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Thu Sep 15, 2016, 01:47 PM

ionizing radiation generates distinctive mutational signatures

Abstract
Ionizing radiation is a potent carcinogen, inducing cancer through DNA damage. The signatures of mutations arising in human tissues following in vivo exposure to ionizing radiation have not been documented. Here, we searched for signatures of ionizing radiation in 12 radiation-associated second malignancies of different tumour types. Two signatures of somatic mutation characterize ionizing radiation exposure irrespective of tumour type. Compared with 319 radiation-naive tumours, radiation-associated tumours carry a median extra 201 deletions genome-wide, sized 1100 base pairs often with microhomology at the junction. Unlike deletions of radiation-naive tumours, these show no variation in density across the genome or correlation with sequence context, replication timing or chromatin structure. Furthermore, we observe a significant increase in balanced inversions in radiation-associated tumours. Both small deletions and inversions generate driver mutations. Thus, ionizing radiation generates distinctive mutational signatures that explain its carcinogenic potential.


Mutational signatures of ionizing radiation in second malignancies
Sam Behjati, Gunes Gundem[]Peter J. Campbell
Nature Communications 7, Article number: 12605 (2016)
doi:10.1038/ncomms12605
Open Access http://www.nature.com/articles/ncomms12605

Discussion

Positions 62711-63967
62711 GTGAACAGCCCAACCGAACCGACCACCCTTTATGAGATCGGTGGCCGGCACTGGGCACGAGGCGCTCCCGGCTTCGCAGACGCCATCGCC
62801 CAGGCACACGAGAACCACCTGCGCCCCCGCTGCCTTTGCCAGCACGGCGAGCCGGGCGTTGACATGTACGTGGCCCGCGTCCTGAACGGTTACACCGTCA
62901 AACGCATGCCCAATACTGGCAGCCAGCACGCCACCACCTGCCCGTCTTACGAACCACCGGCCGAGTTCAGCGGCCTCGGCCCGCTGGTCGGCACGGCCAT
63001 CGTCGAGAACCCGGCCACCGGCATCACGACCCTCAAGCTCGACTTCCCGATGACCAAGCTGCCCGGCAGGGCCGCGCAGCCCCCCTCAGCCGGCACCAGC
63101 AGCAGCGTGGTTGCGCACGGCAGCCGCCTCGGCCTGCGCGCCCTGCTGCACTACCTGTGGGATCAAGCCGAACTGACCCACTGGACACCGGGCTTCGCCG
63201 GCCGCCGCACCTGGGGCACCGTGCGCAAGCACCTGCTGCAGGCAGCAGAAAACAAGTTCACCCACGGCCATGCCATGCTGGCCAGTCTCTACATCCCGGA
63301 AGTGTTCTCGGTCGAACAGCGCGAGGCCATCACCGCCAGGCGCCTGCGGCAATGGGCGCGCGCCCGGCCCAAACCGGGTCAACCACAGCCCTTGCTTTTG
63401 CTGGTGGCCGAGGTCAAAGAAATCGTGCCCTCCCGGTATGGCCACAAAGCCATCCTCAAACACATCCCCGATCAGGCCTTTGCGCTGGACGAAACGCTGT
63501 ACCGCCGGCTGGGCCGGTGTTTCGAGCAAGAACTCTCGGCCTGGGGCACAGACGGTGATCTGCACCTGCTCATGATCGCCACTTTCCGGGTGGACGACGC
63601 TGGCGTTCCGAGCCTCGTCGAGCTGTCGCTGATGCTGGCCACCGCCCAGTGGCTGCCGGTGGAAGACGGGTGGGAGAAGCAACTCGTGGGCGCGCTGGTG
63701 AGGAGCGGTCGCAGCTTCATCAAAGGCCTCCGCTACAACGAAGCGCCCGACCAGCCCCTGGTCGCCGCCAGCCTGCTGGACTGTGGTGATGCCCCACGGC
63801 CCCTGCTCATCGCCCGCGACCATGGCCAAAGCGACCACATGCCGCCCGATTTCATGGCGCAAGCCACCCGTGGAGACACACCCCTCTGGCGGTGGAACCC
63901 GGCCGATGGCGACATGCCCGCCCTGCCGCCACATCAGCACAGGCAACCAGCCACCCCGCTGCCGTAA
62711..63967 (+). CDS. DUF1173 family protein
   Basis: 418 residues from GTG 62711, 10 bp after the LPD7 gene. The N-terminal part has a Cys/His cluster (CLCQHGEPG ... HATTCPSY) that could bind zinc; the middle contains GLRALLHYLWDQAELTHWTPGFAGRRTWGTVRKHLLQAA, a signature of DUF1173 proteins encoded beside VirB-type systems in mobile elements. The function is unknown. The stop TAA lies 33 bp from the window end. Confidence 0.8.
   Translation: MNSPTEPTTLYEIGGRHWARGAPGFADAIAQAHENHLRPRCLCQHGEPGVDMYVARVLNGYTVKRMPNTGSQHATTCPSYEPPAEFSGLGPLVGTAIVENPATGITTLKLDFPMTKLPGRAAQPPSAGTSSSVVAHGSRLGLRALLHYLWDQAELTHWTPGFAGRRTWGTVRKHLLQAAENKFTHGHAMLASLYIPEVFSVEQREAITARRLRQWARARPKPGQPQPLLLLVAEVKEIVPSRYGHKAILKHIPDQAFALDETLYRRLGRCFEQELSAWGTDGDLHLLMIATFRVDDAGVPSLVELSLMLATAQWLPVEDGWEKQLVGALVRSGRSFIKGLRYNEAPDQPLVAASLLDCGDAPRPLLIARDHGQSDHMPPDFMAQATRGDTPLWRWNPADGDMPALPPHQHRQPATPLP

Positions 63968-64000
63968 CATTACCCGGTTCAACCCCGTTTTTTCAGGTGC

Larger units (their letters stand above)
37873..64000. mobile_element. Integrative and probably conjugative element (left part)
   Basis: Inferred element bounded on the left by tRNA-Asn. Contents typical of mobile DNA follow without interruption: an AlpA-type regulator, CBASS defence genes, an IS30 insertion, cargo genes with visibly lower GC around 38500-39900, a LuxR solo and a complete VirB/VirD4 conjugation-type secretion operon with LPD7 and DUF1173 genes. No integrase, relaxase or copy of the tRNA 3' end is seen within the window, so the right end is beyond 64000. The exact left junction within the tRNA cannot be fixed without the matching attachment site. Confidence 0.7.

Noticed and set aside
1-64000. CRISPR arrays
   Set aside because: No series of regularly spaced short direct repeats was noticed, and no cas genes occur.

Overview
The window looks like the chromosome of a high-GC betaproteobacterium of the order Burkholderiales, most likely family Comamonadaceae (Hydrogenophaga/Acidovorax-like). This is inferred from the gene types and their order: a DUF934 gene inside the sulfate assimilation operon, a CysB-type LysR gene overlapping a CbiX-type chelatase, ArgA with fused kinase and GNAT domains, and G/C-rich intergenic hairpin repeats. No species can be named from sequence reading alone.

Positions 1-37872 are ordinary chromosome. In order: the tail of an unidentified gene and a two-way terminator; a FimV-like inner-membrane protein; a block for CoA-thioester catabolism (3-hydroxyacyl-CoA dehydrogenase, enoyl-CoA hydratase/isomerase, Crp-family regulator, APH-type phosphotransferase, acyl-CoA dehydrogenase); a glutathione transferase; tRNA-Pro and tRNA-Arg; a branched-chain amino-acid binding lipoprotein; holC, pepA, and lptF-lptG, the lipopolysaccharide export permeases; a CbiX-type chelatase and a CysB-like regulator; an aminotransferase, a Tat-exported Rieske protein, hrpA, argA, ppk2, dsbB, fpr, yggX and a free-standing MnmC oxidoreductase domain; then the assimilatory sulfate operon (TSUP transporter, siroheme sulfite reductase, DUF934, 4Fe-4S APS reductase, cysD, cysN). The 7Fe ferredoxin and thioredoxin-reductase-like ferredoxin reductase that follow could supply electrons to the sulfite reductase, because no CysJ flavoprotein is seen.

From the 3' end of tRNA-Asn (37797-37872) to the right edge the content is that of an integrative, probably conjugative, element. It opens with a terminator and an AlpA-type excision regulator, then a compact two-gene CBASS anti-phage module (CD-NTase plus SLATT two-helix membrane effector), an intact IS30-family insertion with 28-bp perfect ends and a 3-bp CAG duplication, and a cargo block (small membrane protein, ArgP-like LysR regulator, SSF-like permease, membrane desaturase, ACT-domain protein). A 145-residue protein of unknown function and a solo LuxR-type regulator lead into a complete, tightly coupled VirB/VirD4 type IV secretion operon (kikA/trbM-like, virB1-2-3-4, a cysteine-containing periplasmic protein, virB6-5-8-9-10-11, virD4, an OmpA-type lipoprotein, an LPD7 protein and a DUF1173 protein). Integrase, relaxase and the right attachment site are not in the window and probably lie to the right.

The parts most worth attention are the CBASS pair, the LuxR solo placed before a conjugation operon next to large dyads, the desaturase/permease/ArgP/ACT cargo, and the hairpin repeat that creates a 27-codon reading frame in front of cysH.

Overall we identified two genomic imprints of ionizing radiation, an excess of deletions and of an exceedingly rare type of rearrangement, balanced inversions. The validity of our study may be limited by the overall number of tumours we examined and the small number of each tumour type. Yet it would seem unlikely that the enrichment in radiation-associated tumours of deletions and of balanced inversions occurred by chance. This view is supported by our statistical analyses as well as the fact that the signatures were tumour-type independent. Both signatures were present across four different tumour types and could be validated in a cohort of radiation-exposed prostate cancer lesions, despite differences in the biological context of radiation-exposed prostate tumours and radiation-associated second malignancies (Supplementary Note 2). Particularly striking is patient PD11331 whose primary prostate lesion was irradiated after metastases had formed. The primary lesion, but not the metastases, exhibited the genomic features of ionizing radiation.

The relatively low number of mutations that we directly linked to ionizing radiation may seem surprising for such a well-known carcinogen. It is certainly considerably less than seen for cancers associated with tobacco, sunlight or aristolochic acid exposure10. This probably reflects the fact that although the attributable risk of such cancers is high, the absolute risk is relatively low. For example, >90% of angiosarcomas occurring after radiotherapy for primary breast cancer are attributable to radiation, but only one in a thousand women receiving such radiotherapy will develop angiosarcomas37, with a latency of many years. This suggests that although ionizing radiation clearly pushes bystander cells in the radiotherapy field towards cancer, the absolute burden of radiation-induced mutations per cell would not be high and additional driver mutations would be required.

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